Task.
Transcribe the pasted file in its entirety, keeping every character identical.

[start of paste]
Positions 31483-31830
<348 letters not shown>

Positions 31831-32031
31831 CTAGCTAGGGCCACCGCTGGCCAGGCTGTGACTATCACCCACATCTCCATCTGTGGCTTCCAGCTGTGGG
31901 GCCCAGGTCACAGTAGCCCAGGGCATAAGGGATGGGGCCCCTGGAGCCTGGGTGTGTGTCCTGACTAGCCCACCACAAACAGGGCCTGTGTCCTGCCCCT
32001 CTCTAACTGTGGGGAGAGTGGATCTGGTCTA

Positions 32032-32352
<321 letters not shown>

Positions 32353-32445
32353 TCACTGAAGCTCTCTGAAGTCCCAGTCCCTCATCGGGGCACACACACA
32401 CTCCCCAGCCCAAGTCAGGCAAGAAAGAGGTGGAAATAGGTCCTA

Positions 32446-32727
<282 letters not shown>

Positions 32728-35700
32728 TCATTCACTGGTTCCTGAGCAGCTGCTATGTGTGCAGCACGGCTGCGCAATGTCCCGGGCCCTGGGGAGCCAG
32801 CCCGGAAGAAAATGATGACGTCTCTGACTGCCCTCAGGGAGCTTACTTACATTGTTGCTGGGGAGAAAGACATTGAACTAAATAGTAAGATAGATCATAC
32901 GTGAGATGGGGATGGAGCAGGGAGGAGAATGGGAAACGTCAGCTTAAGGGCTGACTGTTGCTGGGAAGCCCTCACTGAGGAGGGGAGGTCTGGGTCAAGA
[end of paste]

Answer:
Positions 31483-31830
<348 letters not shown>

Positions 31831-32031
31831 CTAGCTAGGGCCACCGCTGGCCAGGCTGTGACTATCACCCACATCTCCATCTGTGGCTTCCAGCTGTGGG
31901 GCCCAGGTCACAGTAGCCCAGGGCATAAGGGATGGGGCCCCTGGAGCCTGGGTGTGTGTCCTGACTAGCCCACCACAAACAGGGCCTGTGTCCTGCCCCT
32001 CTCTAACTGTGGGGAGAGTGGATCTGGTCTA

Positions 32032-32352
<321 letters not shown>

Positions 32353-32445
32353 TCACTGAAGCTCTCTGAAGTCCCAGTCCCTCATCGGGGCACACACACA
32401 CTCCCCAGCCCAAGTCAGGCAAGAAAGAGGTGGAAATAGGTCCTA

Positions 32446-32727
<282 letters not shown>

Positions 32728-35700
32728 TCATTCACTGGTTCCTGAGCAGCTGCTATGTGTGCAGCACGGCTGCGCAATGTCCCGGGCCCTGGGGAGCCAG
32801 CCCGGAAGAAAATGATGACGTCTCTGACTGCCCTCAGGGAGCTTACTTACATTGTTGCTGGGGAGAAAGACATTGAACTAAATAGTAAGATAGATCATAC
32901 GTGAGATGGGGATGGAGCAGGGAGGAGAATGGGAAACGTCAGCTTAAGGGCTGACTGTTGCTGGGAAGCCCTCACTGAGGAGGGGAGGTCTGGGTCAAGA